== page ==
‘Ensure safety and access to better health care and education’
Registering an infant mortality rate of 35.6 per 1,000 and an under five-year-old mortality rate at 73.6 per 1,000 in Delhi slums, the Capital has registered itself as a high-risk zone for children.
Highlighting the condition of children in urban slums, over a hundred representatives from 50 bastis across all the nine districts of Delhi met in the city recently to spell out the agenda to ensure safety and protection, access to health care and education for urban slum children.
The agenda, which has been handed over to all major political parties, noted that the absence of day-care arrangement led to many accidents, while poor quality of schools, anganwadis and dispensaries adversely impacted the children. The worst hit are differently-abled children and those whose lives have been disrupted by relocation and slum clearances.
Batting for the children, Devika Singh from non-government organisation Delhi FORCES said: “We appeal to the political leaders to put their will behind the various Acts that have been passed for the benefit of children; implement the programmes for children that have been planned – this is the action needed.”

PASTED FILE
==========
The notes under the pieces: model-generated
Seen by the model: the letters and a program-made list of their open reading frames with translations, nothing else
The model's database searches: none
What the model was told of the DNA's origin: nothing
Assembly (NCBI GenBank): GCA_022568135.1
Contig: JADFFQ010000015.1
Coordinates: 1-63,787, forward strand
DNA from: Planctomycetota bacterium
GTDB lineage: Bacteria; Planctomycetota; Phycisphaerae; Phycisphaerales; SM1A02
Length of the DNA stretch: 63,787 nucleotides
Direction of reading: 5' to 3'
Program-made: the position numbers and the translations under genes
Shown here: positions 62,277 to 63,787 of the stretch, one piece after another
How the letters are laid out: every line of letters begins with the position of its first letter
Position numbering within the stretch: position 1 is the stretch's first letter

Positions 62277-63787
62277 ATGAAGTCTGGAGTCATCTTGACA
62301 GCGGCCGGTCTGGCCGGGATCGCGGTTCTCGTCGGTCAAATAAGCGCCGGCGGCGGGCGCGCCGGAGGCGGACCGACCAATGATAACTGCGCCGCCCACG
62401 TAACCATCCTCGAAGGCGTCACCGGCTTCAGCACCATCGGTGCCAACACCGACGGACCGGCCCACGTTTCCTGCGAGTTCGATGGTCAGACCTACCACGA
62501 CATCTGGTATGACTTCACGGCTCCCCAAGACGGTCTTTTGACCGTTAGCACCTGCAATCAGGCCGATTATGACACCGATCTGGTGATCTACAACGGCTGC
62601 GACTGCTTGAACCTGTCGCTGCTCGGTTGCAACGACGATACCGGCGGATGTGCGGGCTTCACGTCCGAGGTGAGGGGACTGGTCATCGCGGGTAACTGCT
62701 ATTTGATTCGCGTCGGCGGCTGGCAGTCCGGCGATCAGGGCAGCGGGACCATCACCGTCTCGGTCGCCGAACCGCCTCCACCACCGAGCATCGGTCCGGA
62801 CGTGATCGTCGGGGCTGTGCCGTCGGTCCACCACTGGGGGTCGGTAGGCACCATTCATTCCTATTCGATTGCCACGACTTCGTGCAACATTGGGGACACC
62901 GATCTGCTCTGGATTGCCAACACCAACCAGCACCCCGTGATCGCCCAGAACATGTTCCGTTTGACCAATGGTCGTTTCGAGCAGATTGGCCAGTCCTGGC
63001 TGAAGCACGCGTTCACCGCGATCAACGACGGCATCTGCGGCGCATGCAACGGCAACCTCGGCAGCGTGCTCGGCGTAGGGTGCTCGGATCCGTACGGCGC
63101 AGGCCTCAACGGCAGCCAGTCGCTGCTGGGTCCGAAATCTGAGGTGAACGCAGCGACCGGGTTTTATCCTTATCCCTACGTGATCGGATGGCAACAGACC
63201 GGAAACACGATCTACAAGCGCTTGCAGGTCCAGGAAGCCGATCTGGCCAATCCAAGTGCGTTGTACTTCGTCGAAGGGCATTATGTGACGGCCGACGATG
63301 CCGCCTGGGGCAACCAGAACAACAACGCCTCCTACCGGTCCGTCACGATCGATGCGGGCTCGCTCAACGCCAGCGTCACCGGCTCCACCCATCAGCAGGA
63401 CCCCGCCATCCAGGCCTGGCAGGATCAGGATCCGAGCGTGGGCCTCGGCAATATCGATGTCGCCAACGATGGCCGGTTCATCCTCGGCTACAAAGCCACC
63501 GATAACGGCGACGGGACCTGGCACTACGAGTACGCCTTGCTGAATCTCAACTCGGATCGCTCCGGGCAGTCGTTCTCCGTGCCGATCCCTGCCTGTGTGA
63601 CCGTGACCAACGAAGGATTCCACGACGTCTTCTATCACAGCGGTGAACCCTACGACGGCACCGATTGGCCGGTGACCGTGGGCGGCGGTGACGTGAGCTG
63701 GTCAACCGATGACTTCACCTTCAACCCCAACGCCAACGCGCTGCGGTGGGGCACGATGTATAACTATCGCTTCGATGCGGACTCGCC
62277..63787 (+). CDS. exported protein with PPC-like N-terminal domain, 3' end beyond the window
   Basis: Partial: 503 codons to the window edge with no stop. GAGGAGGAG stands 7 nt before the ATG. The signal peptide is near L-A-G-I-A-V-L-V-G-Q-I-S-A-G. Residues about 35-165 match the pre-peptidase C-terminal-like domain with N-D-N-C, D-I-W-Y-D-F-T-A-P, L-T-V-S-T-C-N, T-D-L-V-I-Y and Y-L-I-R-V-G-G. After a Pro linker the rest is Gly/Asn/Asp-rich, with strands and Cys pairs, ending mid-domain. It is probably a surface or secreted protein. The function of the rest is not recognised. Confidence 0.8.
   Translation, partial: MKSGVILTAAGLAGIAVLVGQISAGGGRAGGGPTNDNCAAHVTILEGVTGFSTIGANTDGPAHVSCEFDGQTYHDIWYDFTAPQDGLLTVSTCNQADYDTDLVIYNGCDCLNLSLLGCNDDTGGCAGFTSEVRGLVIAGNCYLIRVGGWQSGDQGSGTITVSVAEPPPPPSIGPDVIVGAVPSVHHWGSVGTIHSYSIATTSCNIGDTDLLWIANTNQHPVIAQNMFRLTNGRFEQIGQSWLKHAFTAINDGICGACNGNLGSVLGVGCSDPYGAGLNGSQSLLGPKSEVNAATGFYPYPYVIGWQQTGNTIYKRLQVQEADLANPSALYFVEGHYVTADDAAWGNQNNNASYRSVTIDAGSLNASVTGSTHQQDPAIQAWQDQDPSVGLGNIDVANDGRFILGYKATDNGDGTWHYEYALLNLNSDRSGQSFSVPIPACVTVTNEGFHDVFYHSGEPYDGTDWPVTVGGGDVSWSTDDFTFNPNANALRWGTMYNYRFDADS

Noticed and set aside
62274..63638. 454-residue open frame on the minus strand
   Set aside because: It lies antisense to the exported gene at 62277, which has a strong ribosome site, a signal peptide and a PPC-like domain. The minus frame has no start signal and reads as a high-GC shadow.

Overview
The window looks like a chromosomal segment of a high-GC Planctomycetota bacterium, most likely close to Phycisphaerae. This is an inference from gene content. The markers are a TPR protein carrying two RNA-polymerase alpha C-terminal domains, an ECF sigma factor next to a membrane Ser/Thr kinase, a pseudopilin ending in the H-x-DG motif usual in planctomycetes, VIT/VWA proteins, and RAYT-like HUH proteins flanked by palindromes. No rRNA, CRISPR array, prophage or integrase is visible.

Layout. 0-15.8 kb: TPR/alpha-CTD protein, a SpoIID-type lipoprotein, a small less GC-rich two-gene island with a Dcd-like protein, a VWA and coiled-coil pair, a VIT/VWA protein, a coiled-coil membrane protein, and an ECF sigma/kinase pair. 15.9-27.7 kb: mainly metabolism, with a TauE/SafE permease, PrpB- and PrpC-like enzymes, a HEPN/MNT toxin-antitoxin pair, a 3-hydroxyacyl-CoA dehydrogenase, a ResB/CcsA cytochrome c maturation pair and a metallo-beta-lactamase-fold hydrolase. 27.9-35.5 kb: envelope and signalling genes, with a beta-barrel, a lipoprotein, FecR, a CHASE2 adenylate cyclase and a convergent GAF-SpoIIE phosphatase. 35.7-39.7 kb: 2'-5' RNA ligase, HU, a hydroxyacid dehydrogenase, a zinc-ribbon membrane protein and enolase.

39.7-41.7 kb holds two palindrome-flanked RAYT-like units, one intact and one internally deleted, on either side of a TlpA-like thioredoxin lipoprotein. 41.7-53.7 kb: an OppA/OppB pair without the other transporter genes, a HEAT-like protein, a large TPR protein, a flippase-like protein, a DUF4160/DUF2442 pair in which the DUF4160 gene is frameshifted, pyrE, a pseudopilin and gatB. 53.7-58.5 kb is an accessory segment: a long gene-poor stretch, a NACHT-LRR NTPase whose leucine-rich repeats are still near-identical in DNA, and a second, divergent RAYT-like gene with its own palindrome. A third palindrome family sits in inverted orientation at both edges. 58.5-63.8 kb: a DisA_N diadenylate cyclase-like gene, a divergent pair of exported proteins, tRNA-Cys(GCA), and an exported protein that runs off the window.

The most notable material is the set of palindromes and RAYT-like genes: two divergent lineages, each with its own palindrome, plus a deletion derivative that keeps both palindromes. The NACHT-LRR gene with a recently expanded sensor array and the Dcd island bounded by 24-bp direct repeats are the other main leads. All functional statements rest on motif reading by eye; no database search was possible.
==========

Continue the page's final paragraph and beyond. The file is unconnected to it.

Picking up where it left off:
“At the meeting, we had speakers from the slum clusters who listed the problems faced by their children. A mother spoke of her child falling into an open drain when she was at work. The child was being looked after by her eight-year-old daughter. Though the child survived, the prospects of child safety in the slums is frightening. The only anganwadi in the area works for a few hours, which isn’t enough,” noted Devika.
A release issued by NGO Alliance of Peoples’ Rights noted that “gangsters roam in the areas (urban slum clusters) where both parents work. Once a child is picked up he/she is almost always untraceable. Shockingly, at least 14 children go missing every day.”
“Eviction from bastis is another major issue and has adverse impact on women and children due to the collapse of the system and absence of basic services, anganwadis, schools, etc., in the area that they are relocated into,” added the group.